China is set to launch Rocket from sea-based platform

Gravity-1 will have the highest lift capability of any currently in use rocket in China’s emerging commercial space industry.

China is set to launch Rocket from sea-based platform

Orienspace, a Chinese rocket startup, is preparing for its first launch from a sea platform. CEO Yao Song informed provincial government officials in mid-April that the Gravity-1 rocket will launch from a mobile sea platform built as part of sea launch facilities developed at Haiyang in Shandong province during the second half of 2023.

Previous announcements suggest a launch in the fourth quarter. According to Yao, Orienspace has already received orders to launch hundreds of satellites and has been considered for a number of satellite constellations.

Three solid stages and four side boosters make up Gravity-1. Around 6,500 kilogrammes of payload can be launched by the rocket into low Earth orbit (LEO), or 3,700 kilogrammes into a 700-kilometer sun-synchronous orbit (SSO). It will be the most powerful all-solid orbital launch vehicle in China and the entire world.

Additionally, Gravity-1 will have the highest lift capability of any currently in use rocket in China’s emerging commercial space industry.

The current commercial record was set earlier this month by Space Pioneer’s Tianlong-2, China’s first privately-operated liquid propellant rocket to enter orbit. 2,000 kilogrammes can be carried to LEO by Tianlong-2.

Founded in 2020, Orienspace has advanced quickly. The size of the first vehicle is much larger, reflecting changes in the market and potential customers, despite adhering to a pattern of first developing a solid rocket established by the earliest private launch startups in China.

The business has already been very active in 2023, raising $47 million in funding, as it revealed in January. In May of last year, Orienspace previously raised $59.9 million.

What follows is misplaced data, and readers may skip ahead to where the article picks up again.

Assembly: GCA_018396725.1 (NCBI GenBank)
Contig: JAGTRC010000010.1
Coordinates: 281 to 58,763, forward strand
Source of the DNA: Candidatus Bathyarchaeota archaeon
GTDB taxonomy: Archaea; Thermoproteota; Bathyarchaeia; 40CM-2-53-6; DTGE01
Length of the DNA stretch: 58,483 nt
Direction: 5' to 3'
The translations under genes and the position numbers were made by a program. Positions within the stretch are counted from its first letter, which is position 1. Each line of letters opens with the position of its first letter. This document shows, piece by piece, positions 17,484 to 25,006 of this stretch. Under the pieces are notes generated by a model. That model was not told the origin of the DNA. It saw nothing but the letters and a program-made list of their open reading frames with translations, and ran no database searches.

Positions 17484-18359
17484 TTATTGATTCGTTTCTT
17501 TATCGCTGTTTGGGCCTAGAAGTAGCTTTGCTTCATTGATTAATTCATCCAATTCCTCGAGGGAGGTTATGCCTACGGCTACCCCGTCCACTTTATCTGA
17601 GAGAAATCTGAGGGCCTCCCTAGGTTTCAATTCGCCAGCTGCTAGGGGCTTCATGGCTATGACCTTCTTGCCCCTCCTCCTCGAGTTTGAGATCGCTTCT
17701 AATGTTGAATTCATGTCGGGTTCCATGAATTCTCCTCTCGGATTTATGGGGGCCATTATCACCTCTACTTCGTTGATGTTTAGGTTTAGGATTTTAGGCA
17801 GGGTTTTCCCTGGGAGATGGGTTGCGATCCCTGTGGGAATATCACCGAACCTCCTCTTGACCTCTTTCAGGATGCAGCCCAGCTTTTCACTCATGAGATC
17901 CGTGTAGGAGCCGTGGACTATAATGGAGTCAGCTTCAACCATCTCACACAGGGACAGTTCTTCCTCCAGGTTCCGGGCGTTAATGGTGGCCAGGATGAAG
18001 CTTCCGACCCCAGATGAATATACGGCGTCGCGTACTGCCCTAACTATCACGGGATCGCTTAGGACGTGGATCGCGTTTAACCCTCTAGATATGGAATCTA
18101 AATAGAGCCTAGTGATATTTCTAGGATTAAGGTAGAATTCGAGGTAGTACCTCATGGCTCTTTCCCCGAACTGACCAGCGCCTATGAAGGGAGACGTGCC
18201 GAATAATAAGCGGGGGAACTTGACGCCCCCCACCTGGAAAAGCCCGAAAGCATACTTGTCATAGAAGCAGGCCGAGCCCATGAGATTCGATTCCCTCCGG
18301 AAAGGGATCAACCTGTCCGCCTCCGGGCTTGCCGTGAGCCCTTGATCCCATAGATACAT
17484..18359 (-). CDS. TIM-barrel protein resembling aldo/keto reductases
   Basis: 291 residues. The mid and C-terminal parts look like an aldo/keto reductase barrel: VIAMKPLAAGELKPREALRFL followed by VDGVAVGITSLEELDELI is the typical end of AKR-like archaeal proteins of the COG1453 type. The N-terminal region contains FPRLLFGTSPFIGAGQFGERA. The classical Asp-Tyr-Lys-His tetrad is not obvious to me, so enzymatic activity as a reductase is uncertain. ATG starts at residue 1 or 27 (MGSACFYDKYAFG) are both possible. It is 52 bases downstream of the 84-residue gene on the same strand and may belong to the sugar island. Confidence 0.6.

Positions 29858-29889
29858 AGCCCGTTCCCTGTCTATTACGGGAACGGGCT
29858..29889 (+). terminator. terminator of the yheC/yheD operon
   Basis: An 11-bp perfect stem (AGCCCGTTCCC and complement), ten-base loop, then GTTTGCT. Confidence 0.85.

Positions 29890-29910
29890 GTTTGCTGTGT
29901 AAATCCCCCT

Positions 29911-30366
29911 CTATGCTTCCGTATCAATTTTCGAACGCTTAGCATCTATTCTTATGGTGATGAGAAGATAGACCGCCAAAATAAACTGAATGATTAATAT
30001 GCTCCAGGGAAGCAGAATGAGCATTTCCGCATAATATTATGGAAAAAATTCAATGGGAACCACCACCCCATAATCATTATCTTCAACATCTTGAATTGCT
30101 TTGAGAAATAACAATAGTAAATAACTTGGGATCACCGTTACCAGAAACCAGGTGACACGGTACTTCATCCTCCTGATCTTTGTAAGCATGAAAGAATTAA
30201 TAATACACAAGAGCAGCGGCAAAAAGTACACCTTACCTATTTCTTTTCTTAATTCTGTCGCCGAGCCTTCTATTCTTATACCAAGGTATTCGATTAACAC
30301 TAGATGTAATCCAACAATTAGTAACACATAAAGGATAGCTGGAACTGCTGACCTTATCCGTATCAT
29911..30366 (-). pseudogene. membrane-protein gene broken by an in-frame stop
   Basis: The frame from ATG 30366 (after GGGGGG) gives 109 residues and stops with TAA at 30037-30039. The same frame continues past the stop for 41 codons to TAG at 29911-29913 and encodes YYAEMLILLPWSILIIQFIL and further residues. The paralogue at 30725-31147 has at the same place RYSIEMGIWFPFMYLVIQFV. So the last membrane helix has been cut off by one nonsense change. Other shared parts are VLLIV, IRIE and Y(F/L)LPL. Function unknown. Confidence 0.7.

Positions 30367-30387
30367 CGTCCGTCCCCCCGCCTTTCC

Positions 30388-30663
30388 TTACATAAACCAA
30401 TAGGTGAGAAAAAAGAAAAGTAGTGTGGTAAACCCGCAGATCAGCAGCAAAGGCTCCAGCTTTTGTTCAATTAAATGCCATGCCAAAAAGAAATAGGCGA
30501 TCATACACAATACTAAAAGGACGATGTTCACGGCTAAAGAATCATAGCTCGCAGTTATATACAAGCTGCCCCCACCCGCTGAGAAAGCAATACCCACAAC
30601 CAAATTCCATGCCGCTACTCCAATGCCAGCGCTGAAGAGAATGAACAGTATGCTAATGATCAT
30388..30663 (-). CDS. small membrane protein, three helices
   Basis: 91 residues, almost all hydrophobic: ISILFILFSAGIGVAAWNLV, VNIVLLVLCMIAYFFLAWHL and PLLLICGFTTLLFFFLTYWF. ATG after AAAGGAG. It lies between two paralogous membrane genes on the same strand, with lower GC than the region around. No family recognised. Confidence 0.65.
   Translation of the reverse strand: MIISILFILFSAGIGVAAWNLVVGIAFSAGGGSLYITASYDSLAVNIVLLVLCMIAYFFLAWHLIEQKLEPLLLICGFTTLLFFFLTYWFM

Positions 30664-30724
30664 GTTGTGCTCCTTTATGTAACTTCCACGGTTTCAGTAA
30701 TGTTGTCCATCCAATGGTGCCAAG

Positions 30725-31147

For the launch of several Jilin-1 Gaofen-05 series spacecraft, Orienspace and Changguang Satellite Technology Co. Ltd. (CGST) signed a contract on April 17.

The Changchun Institute of Optics, Fine Mechanics and Physics, a branch of the vast Chinese Academy of Sciences, has spun off CGST, a remote sensing satellite manufacturer and operator. The series will be the fourth generation of remote sensing satellite for CGST.

CGST revealed six months ago that it intended to increase the Jilin-1 constellation’s planned total of 138 satellites to 300 satellites. Additionally, the move calls for easier launch access.

Orienspace and Aerospace Hongtu, a division of Piesat Information Technology Co. Ltd., signed a strategic cooperation agreement on April 22. Four of the satellites being built by Aerospace Hongtu’s synthetic aperture radar constellation recently entered orbit on a Long March 2D.

Beyond that, Orienspace has bigger objectives. Gravity-1. Gravity-2’s liquid core stage and solid boosters will allow it to carry 15.5 tonnes into low-Earth orbit (LEO), 10.9 tonnes into a 500-kilometer sun-synchronous orbit (SSO), or 5.8 tonnes into a geostationary transfer orbit (GTO).

The 100-ton-thrust Yuanli-85 engine for the rocket’s gas generator was recently tested by Orienspace. A test flight is what the company hopes to achieve in 2025.

A similar-sized booster will be on either side of the centre core of Gravity-3. The company estimates that it will be capable of transporting 8 tonnes to lunar transfer orbit or 30.6 tonnes to LEO. Additionally recyclable will be the kerosene-liquid oxygen core stages. Currently, 2027 is assigned as the initial launch date.

The Medium and Large-scale Launch Vehicle Assembly Integration Test Center for Orienspace is anticipated to go online in the middle of the year.

Eventually, it will be able to produce 20 medium and large launch vehicles annually. One of the commercial launchers scheduled to launch this year is Gravity-1. More than 20 launches per year could potentially be added by commercial launch providers. These go beyond the main contractor for the nation’s plans to launch more than 60 times this year.